He later elaborated: “It rings in my ear as, well, ‘Will no one rid me of this meddlesome priest?’” — making a reference to the tale of how King Henry II “suggested” to his advisers that someone kill Thomas Becket, which someone soon did.

The specific ask Comey thought Trump was making was for him to drop the FBI probe into Flynn for making false statements about his contacts with the Russian ambassador (including whether he made false statements to government investigators). He says he didn’t think Trump was referring to investigations into Flynn’s foreign lobbying, or the larger Russia probe. He continued:

I don’t think it's for me to say whether the conversation I had with the president was an effort to obstruct. I took it as a very disturbing thing, very concerning, but that's a conclusion I'm sure the special counsel will work towards to find out the intention there and whether that's an offense.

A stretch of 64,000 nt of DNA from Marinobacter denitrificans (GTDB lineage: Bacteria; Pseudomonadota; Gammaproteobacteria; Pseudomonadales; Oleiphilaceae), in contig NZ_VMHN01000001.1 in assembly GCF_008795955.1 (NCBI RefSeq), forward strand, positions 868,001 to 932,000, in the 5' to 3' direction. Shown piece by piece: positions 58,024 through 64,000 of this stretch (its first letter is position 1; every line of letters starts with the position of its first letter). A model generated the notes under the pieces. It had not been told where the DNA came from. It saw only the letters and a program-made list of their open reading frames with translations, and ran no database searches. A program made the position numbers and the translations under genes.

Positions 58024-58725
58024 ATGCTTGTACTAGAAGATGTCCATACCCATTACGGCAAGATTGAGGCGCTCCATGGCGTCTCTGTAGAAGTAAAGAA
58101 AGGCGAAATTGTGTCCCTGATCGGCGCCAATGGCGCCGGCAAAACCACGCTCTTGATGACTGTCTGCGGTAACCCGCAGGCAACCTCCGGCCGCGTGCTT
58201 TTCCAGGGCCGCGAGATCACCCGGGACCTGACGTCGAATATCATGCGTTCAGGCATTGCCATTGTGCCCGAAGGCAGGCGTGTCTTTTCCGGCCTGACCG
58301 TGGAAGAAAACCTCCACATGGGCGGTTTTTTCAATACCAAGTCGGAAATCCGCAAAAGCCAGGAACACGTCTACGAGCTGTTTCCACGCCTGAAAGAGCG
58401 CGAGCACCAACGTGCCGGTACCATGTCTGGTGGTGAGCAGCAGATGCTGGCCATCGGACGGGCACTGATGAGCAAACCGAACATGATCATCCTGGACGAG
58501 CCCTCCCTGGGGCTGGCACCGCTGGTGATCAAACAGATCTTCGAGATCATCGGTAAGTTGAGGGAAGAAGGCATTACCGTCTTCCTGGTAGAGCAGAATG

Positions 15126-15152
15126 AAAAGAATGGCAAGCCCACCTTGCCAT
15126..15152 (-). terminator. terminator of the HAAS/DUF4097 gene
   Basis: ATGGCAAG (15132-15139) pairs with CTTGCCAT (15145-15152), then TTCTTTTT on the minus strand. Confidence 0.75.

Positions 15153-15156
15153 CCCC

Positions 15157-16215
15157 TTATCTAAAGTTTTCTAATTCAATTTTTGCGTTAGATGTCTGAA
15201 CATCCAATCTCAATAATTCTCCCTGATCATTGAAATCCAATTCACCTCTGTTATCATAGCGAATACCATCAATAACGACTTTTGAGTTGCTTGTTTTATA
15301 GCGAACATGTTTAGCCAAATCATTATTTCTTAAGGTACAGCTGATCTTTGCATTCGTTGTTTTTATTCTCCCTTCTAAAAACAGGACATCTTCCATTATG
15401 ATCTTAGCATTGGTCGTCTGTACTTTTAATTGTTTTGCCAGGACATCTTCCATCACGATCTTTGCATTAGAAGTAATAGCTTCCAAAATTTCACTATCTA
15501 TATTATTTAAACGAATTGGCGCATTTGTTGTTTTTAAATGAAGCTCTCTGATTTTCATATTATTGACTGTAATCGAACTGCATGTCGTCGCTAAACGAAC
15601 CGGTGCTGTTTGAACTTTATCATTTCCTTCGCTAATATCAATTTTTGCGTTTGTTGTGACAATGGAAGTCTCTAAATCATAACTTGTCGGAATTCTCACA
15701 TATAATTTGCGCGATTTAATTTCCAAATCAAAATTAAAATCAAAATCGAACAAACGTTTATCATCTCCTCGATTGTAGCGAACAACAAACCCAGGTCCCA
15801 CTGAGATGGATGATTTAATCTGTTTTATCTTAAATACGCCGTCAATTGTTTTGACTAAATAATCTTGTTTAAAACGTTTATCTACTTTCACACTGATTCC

Now, Trump’s personal lawyer Marc Kasowitz released a statement Thursday afternoon claiming that “the President never, in form or substance, directed or suggested that Mr,. Comey stop investigating anyone, including suggesting that Mr. Comey ‘let Flynn go.’” (Kasowitz does, however, confirm that the interaction happened, writing that Trump told Comey Flynn is a “good guy” who has “been through a lot.”)

But Comey was testifying under oath, and he says he documented the incident at the time in a memo and shared it with other FBI leaders. It does not seem particularly likely that he is lying — especially since President Trump has already brought up the possibility that tapes of their encounter exist, lying under oath would put him in serious legal jeopardy. (“Lordy,” Comey said, “I hope there are tapes.”)